What of the solutions? Pirelli could create deeper wet tyres to raise the ride height and move more water. Perhaps the teams could be allowed to make wide-ranging set-up changes in the event of weather changes, hence removing the problem of cars set up for dry running having to cope with a sodden track. As for the spray issue, perhaps F1 could consider IndyCar-style wheel guards which would act as mud flaps.

    It’s clear that the status quo is not working, because we have seen needless disruption at several races in recent years. With the sport visiting countries like Malaysia, China and Japan where heavy rain is very likely, a solution needs to be found because the weather can and will be worse than what we saw this morning. Solutions like deeper wet tyres and allowing set-up changes would be quick to implement, and the FIA have acted quickly in the past, like after the tyre fiasco at Brazil 2003.

  3. It was a farce and its time Charlie Whiting retired, his rain calls are getting more and more timid. These are the best drivers in the world and they have rain tyres, get on with it! I bet Sir Stirling Moss would be staggered at the wusses that run F1 these days. Pitiful!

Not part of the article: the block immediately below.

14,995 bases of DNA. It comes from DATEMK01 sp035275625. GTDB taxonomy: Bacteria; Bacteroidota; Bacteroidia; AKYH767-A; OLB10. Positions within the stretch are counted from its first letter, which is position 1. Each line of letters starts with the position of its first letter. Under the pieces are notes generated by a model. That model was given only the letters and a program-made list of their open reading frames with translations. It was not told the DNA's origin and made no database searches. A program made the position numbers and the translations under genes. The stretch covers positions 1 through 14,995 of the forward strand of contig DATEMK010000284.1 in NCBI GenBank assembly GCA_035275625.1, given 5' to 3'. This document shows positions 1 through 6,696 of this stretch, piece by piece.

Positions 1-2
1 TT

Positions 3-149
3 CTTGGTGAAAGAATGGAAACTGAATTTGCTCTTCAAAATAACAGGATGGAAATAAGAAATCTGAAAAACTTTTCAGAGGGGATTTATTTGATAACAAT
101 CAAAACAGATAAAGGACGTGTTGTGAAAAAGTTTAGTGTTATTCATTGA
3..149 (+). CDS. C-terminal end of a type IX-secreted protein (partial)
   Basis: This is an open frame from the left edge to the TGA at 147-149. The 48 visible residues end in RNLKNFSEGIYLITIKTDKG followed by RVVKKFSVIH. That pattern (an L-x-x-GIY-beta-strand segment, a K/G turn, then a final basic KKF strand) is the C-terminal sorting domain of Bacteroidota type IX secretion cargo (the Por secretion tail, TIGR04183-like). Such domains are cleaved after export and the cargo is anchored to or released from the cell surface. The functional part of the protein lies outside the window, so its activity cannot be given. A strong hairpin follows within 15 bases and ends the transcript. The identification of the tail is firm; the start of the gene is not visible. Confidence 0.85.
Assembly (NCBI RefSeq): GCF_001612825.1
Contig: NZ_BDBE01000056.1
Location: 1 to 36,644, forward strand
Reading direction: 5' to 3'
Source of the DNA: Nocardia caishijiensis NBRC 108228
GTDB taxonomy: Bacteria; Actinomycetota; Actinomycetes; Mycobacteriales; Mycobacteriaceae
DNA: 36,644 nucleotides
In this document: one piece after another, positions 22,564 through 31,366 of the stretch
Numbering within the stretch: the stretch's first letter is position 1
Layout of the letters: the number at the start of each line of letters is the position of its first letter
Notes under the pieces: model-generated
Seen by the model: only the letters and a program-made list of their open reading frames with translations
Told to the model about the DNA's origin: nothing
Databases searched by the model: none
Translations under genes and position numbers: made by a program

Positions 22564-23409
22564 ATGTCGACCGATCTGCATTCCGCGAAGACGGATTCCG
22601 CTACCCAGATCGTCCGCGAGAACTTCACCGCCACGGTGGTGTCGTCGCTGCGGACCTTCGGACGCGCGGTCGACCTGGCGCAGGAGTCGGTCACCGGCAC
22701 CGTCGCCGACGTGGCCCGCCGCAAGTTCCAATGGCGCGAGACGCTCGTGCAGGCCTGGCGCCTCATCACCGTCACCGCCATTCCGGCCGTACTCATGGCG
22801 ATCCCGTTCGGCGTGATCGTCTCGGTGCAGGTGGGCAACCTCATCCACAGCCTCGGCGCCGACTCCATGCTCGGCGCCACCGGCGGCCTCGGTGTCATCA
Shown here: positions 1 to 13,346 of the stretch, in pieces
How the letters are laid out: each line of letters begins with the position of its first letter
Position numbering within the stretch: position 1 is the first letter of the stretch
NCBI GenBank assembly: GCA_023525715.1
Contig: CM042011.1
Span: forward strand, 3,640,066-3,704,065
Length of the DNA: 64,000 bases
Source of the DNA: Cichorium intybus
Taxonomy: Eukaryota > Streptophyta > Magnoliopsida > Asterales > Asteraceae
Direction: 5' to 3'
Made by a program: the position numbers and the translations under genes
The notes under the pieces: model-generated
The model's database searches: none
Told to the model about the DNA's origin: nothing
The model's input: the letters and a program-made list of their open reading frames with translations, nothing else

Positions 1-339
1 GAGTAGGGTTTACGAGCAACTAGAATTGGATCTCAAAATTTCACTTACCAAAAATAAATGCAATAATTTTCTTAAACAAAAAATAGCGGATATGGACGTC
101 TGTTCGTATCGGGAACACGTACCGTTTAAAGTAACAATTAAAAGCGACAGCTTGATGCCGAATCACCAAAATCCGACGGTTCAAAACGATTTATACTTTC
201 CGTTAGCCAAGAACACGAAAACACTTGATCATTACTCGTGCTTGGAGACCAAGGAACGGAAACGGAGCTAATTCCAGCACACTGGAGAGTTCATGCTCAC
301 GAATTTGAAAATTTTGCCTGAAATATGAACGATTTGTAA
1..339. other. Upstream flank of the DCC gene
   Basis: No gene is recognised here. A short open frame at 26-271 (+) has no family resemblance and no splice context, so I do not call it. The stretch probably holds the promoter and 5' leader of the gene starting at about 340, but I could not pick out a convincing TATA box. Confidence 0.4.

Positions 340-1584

4. If drivers don’t want to drive, they can just *not* drive… there are options in the rules for cars which don’t set times…

  5. Speaking to some guys at the track, Seems the conditions were much worse than they looked on TV.

    The rain was apparently extremely heavy for a large portion of the delay while on TV they didn’t always look that bad.

    The painted lines round the track have been painted by something which has made them twice as slippery at they usually are & all 22 drivers were complaining about them.

    Also there were 2 rivers going across the track which cameras couldn’t really pick up right due to the angles. The 1st was where Pic crashed exiting turn 10 & the other was in the kink going down to turn 13.